5.  I have never been told I am attractive “for my race.”
6.  I have never been a victim of violence because of my race.
7.  have never been called a racial slur.
8. I have never been told I “sound white.”
9.  A stranger has never asked to touch my hair, or asked if it is real.
10. I am heterosexual.
11. I have never lied about my sexuality.
12. I never had to “come out.”
13. I never doubted my parents’ acceptance of my sexuality.
14. I have never been called “fag.”
15. I have never been called “dyke.”
16. I have never been called a “fairy,” or any other derogatory slur for homosexuals.
17. I have never tried to hide my sexuality.
18. I am always comfortable with P.D.A. with my partner in public.
19. I have never pretended to be “just friends” with my significant other.
20. I have never been ostracized by my religion for my sexual orientation.
21. I have never been told I would “burn in hell” for my sexual orientation.
22. I have never been told that my sexuality is “just a phase.”
23. I have never been violently threatened because of my sexuality.
24. I am a man.
25. I feel comfortable in the gender I was born as.
26. I still identify as the gender I was born in.
27. I have never tried to change my gender.
28. I have never been denied an opportunity because of my gender.
29. I make more money than my professional counterparts of a different gender.
30. I have never felt unsafe because of my gender.
31. I have never been catcalled.
32. I have never been sexually harassed or assaulted.
33. I have never been raped.
34. I work in a salaried job.
35. My family and I have never lived below the poverty line.
36. I don’t have any student loans.
37. I have never gone to bed hungry.
38. I have never been homeless.
39. My parents (or someone else) pay some of my bills.
40. My parents (or someone else) pay all of my bills.
41. I don’t rely on public transportation.
42. I buy new clothes at least once a month.
43. I have never done my taxes myself.
44. I have never felt poor.
45. I have never had to worry about making rent.
46. I have never worked as a waiter, barista, bartender, or salesperson.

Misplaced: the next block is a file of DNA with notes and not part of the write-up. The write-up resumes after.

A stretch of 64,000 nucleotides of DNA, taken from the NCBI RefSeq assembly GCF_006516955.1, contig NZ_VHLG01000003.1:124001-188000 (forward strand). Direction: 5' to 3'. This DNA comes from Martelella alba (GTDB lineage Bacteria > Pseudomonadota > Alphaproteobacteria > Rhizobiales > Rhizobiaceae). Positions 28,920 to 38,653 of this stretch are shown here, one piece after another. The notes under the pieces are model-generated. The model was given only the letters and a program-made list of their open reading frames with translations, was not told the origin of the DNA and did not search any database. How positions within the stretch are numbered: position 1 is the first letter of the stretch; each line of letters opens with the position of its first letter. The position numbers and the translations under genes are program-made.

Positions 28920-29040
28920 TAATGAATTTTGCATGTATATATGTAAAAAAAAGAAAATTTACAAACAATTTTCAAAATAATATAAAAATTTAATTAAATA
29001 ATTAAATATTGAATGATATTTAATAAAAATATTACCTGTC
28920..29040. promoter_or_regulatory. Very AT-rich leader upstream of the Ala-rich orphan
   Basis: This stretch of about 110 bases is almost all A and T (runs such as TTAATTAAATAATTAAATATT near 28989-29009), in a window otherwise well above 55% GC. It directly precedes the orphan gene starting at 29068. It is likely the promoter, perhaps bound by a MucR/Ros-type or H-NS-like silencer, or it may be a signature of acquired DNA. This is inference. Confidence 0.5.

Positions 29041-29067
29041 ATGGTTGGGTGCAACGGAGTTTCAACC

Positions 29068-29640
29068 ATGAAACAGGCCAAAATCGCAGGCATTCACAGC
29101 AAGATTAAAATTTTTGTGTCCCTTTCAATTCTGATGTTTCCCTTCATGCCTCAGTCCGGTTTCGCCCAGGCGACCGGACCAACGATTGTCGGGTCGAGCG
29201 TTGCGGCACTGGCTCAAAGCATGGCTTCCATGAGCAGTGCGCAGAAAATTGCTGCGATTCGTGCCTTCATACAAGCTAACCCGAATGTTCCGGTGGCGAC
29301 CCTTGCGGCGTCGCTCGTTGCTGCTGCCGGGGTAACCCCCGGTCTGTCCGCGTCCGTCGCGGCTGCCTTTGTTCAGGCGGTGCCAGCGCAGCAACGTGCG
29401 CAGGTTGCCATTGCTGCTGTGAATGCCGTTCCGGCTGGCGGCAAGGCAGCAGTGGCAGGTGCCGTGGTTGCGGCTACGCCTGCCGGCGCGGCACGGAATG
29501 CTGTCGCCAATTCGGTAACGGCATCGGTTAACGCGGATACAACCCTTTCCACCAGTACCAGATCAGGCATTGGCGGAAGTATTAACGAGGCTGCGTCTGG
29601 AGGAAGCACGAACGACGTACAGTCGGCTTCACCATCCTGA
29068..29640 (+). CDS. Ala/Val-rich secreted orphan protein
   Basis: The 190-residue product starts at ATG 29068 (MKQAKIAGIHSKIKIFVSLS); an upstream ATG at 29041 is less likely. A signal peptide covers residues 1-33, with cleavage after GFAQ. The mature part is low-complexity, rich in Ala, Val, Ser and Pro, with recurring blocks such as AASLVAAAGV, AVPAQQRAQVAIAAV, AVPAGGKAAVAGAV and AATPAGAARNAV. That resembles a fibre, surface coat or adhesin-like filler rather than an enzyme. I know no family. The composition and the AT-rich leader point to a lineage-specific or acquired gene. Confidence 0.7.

47. I have had an unpaid internship.
48. I have had multiple unpaid internships.
49. I went to summer camp.
50. I went to private school.
51. I graduated high school.
52. I went to an elite college.
53. I graduated college.
54. My parents (or someone else or the VA) paid (at least some of) my tuition.
55. I had a car in high school.
56. I’ve never had a roommate.
57. I’ve always had cable or Direct TV
58. I have traveled internationally.(not military service)
59. I travel internationally at least once a year.(again not for military service)
60. I studied abroad.
61. I’ve never skipped a meal to save money.
62. I don’t know what “Sallie Mae” is. (Or know what it is but have never had to use it)
63. I spent Spring Breaks abroad.
64. I have frequent flier miles.
65. My parents are heterosexual.
66. My parents are both alive.
67. My parents are still married. (or would be if they were alive)
68. I do not have any physical disabilities.
69. I do not have any social disabilities.
70. I do not have any learning disabilities.
71. I have never had an eating disorder.
72. I have never been depressed.
73. I have never considered suicide.
74. I have never attempted suicide.
75. I have never taken medication for my mental health.
76. I can afford medication if/when I need it.(and have a co-pay I CAN afford, even if I think it is too high)
77. I have never been told I’m overweight or “too skinny.”
78. I have never felt overweight or underweight or “too skinny.”
79. I have never been shamed for my body type.
80. I consider myself to be physically attractive.
81. I can afford a therapist.
82. I’ve used prescription drugs recreationally.
83. I have never had an addiction.
84. I have never been shamed for my religious beliefs.
85. I have never been violently threatened for my religious beliefs.
86. I have never been violently attacked for my religious beliefs.
87. There is a place of worship for my religion in my town.
88. I have never lied about my ethnicity as self-defense.
89. I have never lied about my religion as self-defense.
90. All my jobs have been accommodating of my religious practices.
91. I am not nervous in airport security lines.
92. I have never heard this statement: “You have been randomly selected for secondary passport control.”
93. I have never been called a terrorist.
94. Nobody has ever tried to “save” me for my religious beliefs, or my sexual orientation
95. I have never been cyber-bullied for any of my identities.
96. I was not bullied as a child for any of my identities.
97. I have never tried to distance myself from any of my identities.
98. I have never been self-conscious about any of my identities.
99. I have never questioned any of my identities.
100.  I feel privileged because of the identities I was born with
I originally thought I scored a 30, but I actually scored a 31.  Which is a bit better but not by much!